Our Fight Against Extremism
As we celebrate a landmark in the history of our nation of Malaysia this 16th of September, we have much to be proud of. We are a developing nation that has excelled in many sectors such as tourism, banking and finance, halal, medicine and many more. We are blessed to be able to experience different cultures, food and religions without traveling far and abroad.
While we have achieved so much, it troubles me to see a rise in issues rooted in extremism in the nation. This is not limited to racism. Extremists are groups or inpiduals who subscribe to radical views and actions against others. They treat anyone who is different as an enemy and engineer fear in people who don’t conform to their thoughts or ideologies and, in some cases in people who simply look different. Hence, extremism here applies to a gamut of factors, including racism, arts, culture, way of life, and more. The late U.S. Senator Robert F. Kennedy once said, “What is objectionable, what is dangerous about extremists is not that they are extreme but that they are intolerant. The evil is not what they say about their cause, but what they say about their opponents.”
I am strongly opposed to these types of behaviour. It saddens me that despite living in an independent multi-cultural nation for over 50 years, there are still those among us who cannot tolerate, much less accept the benefits of a diverse society. It saddens me because by rejecting our diverse way of life, they reject 1Malaysia.
While these groups are often small in number, their presence is amplified through their extreme sentiments and acts. Nonetheless, the Government continues to keep a watchful eye on such groups. We have dealt effectively with a number of extreme cases in Malaysia, such as militant groups that have instigated conflicts and posed a genuine threat to national security. We will continue to protect the Rakyat and the nation from threats from outside or within, through land, sea, air or cyberspace.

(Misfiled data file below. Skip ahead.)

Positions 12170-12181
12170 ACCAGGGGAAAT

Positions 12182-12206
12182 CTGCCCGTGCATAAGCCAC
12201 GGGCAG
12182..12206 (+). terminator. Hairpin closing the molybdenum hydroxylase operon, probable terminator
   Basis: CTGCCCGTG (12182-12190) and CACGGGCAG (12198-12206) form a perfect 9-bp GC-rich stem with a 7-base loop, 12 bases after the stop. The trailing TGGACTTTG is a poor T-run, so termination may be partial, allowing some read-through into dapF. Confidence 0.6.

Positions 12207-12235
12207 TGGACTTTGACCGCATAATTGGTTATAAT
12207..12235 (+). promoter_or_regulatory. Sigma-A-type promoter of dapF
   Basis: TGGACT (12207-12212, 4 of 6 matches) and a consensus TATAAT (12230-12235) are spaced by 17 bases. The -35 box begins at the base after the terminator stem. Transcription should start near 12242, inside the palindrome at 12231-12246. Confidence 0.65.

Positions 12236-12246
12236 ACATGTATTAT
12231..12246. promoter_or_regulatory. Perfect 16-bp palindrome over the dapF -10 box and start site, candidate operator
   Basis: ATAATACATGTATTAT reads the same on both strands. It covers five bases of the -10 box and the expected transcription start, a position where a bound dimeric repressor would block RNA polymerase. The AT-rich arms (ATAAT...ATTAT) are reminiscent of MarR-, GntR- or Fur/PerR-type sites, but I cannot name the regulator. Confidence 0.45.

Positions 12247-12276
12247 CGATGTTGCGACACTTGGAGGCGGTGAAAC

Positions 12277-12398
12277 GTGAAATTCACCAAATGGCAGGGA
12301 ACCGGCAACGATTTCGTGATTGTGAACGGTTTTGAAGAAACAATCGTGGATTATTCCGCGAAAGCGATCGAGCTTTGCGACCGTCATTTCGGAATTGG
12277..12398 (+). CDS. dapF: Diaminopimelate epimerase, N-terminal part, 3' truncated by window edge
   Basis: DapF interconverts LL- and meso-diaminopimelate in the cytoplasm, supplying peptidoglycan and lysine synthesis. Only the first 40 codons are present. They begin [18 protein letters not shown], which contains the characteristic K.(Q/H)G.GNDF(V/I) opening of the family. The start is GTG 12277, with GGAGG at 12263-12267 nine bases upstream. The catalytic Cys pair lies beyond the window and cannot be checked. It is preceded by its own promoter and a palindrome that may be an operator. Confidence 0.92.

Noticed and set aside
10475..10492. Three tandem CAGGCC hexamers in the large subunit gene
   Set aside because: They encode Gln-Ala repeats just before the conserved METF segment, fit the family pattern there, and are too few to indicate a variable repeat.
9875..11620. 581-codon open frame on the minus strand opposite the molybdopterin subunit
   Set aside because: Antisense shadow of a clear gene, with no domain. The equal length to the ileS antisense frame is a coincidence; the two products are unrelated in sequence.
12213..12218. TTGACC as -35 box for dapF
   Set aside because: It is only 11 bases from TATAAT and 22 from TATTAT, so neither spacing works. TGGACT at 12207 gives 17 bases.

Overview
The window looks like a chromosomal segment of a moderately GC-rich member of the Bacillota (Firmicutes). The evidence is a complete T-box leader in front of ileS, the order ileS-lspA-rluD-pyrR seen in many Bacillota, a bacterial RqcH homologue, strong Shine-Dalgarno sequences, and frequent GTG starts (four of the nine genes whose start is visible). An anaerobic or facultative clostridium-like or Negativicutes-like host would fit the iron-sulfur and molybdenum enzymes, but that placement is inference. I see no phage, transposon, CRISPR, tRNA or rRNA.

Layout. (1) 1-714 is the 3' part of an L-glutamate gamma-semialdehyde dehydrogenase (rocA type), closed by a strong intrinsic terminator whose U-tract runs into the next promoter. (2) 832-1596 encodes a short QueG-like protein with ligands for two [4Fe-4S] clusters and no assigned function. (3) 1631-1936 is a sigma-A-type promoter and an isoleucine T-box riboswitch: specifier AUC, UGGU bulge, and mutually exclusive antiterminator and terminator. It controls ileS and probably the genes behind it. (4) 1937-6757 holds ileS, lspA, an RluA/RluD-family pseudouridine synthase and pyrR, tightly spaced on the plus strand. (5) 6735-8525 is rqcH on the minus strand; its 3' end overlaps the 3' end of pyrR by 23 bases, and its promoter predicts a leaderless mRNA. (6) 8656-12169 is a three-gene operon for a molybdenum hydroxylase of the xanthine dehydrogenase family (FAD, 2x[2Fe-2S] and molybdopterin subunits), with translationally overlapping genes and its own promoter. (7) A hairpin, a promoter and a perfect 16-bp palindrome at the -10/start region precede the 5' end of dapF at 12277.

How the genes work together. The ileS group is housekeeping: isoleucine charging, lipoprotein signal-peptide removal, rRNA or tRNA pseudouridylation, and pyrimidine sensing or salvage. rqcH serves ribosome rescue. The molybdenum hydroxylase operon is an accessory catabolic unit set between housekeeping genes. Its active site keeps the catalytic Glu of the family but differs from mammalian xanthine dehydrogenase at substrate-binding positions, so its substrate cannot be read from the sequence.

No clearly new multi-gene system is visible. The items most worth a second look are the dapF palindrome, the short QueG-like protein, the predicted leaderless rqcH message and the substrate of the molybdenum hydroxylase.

We have been exposed to examples of extremist behaviour, regionally and globally. I am glad that we have abstained from such acts, and instead displayed maturity as a people, as 1Malaysia. I urge all Malaysians to be calm and rational in the face of such extremism. To respond like with like only serves to escalate tensions between our countries and becomes a hindrance to our own progress. Economies have faltered because of acts of extremism, and the road to recovery is often long and hard.
As Malaysians, we can do our part to restrict the growth of extremism on our shores. By educating ourselves and participating in mature and rational dialogue, a deeper understanding can be reached between two parties with dissimilar views. We must nurture our intellect to be open to different opinions and ideas. We must train ourselves to apply diplomacy in our daily interactions with others, and to embrace 1Malaysia as our guiding philosophy in resolving conflict. It will serve us well as a people.
Happy Malaysia Day!